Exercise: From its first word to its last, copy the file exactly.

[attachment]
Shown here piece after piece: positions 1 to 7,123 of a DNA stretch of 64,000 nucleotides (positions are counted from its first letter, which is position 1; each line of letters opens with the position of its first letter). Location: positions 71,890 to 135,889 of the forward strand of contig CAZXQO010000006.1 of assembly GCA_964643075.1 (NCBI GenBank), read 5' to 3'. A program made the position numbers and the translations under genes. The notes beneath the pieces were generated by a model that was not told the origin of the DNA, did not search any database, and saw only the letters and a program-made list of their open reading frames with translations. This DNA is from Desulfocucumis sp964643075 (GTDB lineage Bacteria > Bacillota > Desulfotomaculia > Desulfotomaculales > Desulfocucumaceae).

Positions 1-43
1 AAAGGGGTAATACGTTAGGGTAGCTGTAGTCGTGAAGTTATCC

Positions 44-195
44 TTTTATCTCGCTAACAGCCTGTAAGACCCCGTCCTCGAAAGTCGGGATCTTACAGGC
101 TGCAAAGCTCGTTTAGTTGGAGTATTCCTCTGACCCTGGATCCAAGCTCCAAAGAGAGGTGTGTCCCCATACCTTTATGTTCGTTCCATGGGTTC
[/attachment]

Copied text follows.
Shown here piece after piece: positions 1 to 7,123 of a DNA stretch of 64,000 nucleotides (positions are counted from its first letter, which is position 1; each line of letters opens with the position of its first letter). Location: positions 71,890 to 135,889 of the forward strand of contig CAZXQO010000006.1 of assembly GCA_964643075.1 (NCBI GenBank), read 5' to 3'. A program made the position numbers and the translations under genes. The notes beneath the pieces were generated by a model that was not told the origin of the DNA, did not search any database, and saw only the letters and a program-made list of their open reading frames with translations. This DNA is from Desulfocucumis sp964643075 (GTDB lineage Bacteria > Bacillota > Desulfotomaculia > Desulfotomaculales > Desulfocucumaceae).

Positions 1-43
1 AAAGGGGTAATACGTTAGGGTAGCTGTAGTCGTGAAGTTATCC

Positions 44-195
44 TTTTATCTCGCTAACAGCCTGTAAGACCCCGTCCTCGAAAGTCGGGATCTTACAGGC
101 TGCAAAGCTCGTTTAGTTGGAGTATTCCTCTGACCCTGGATCCAAGCTCCAAAGAGAGGTGTGTCCCCATACCTTTATGTTCGTTCCATGGGTTC